Mass. city’s anti-tobacco ordinance struck down
A Worcester, Mass., ordinance broadly restricting tobacco advertising violates the First Amendment, a federal judge has ruled.
In 2010, the Worcester City Council amended its tobacco ordinance. One of the amended provisions read:
“No person shall display any advertising that promotes or encourages the sale or use of cigarettes, blunt wrap (rolling papers) or other tobacco products in any location where any such advertising can be viewed from any street or park shown on the Official Map of the city or from any property containing a public or private school or property containing an educational institution … ”
The National Association of Tobacco Outlets, R.J. Reynolds Tobacco Co., Philip Morris U.S.A. Inc., and Lorillard Tobacco Co. challenged the ordinance in federal court, contending that it violated their commercial free-speech rights.
On March 31, U.S. District Judge for the District of Massachusetts Douglas P. Woodlock agreed with the tobacco-plaintiffs and ruled in their favor in National Association of Tobacco Outlets v. City of Worcester.
Woodlock applied the U.S. Supreme Court’s test for evaluating commercial-speech restrictions from the 1980 decision Central Hudson Gas & Electric v. Public Service Comm’n of New York. Under the Central Hudson test, the threshold requirement for valid commercial speech is that it concern lawful activity and be truthful and nonmisleading.
The city argued that the ordinance in part regulated unlawful speech, because it regulated blunt wraps — cigarette-like rolling papers sometimes used to smoke illegal products, such as marijuana. The city emphasized that wrap sales are unlawful in the city. However, Woodlock noted that the sale of blunt wraps were legal elsewhere, including in Fitchburg.
He cited the Supreme Court’s 1975 decision in Bigelow v. Virginia, in which the Court invalidated a restriction on advertisements for abortions in New York in a Virginia newspaper. When the case began, abortions were illegal in Virginia but legal in New York.
“I conclude the Bigelow reasoning should apply to advertising in a city where the proposed transaction is illegal so long as the transaction is legal elsewhere and the advertising does not specifically promote a transaction in a locale where that transaction is illegal,” Woodlock wrote. “Worcester may not properly bar those who seek to disseminate information so as to enable its citizens to make better informed decisions about transactions that are legal elsewhere.”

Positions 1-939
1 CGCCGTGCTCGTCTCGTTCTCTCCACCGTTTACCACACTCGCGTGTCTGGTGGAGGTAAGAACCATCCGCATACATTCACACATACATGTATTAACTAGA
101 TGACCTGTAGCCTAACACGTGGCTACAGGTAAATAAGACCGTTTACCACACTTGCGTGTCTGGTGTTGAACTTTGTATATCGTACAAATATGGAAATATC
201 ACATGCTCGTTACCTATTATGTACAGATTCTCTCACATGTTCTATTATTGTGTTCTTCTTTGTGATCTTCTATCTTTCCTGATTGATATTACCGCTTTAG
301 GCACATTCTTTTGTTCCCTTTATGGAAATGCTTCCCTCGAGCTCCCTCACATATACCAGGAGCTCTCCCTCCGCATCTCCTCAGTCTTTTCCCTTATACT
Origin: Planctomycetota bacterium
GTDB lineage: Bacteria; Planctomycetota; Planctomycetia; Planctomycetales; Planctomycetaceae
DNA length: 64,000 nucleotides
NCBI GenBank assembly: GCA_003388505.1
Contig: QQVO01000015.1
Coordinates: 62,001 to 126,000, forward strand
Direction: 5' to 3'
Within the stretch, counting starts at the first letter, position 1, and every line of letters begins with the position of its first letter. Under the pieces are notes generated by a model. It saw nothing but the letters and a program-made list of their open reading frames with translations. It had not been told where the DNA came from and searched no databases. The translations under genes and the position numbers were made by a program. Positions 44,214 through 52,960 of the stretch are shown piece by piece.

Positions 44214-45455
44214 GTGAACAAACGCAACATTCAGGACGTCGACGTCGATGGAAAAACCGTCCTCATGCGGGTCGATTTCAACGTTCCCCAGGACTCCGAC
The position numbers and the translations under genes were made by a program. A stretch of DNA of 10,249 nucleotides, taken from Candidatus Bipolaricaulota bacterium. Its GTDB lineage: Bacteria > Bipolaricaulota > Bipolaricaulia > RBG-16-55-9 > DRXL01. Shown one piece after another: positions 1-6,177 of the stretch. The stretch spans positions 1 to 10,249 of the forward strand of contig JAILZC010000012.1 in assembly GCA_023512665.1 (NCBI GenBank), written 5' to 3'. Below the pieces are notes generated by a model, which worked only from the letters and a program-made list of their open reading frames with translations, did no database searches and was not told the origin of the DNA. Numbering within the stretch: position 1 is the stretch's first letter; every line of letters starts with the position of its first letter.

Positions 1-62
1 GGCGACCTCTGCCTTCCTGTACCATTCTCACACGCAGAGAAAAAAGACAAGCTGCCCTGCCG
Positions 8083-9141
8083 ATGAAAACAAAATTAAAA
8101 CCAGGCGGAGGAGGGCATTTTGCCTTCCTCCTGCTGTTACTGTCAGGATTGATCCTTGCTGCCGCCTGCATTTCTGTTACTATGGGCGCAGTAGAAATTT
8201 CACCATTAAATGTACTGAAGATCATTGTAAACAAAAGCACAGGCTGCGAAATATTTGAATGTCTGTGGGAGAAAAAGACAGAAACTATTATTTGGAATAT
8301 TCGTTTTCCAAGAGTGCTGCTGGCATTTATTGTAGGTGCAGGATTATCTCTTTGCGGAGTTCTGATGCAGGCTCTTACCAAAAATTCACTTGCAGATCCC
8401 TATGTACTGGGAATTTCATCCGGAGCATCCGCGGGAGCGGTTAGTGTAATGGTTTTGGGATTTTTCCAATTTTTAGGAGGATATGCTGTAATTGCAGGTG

Woodlock then applied the other prongs of the Central Hudson test: The government must have a substantial interest in regulating the speech; the regulation must directly and materially advance the government’s interest and the regulation must be narrowly drawn.
The city argued that it had a substantial interest in preventing youth tobacco use. The plaintiffs contended that the city’s interest was limited to minors. Woodlock agreed with the plaintiffs, citing a passage from the Supreme Court’s decision regarding the advertising of compound drugs in Thompson v. Western States Medical Center (2002): “We have previously rejected the notion that the Government has an interest in preventing the dissemination of truthful commercial information in order to prevent members of the public from making bad decisions with the information.”
Woodlock then reasoned that the city could not meet the “must directly advance” prong of Central Hudson, as it applied to the ordinance’s protection of adults from tobacco advertising. He wrote that “the City of Worcester may not seek to remove a popular but disfavored type of products — those products that serve tobacco usage — from the marketplace by prohibiting truthful, nonmisleading advertisements directed to adults.”
Woodlock also determined that the city’s ordinance violated the last prong of the Central Hudson test — the “narrowly tailored” prong — under the Supreme Court’s ruling in Lorillard Tobacco Co. v. Reilly (2001), in which the Court invalidated a Massachusetts law that restricted tobacco advertising within 1,000 feet of a school or playground.
Woodlock said the Worcester ordinance — like the Massachusetts statute invalidated in Lorillard — was far too broad.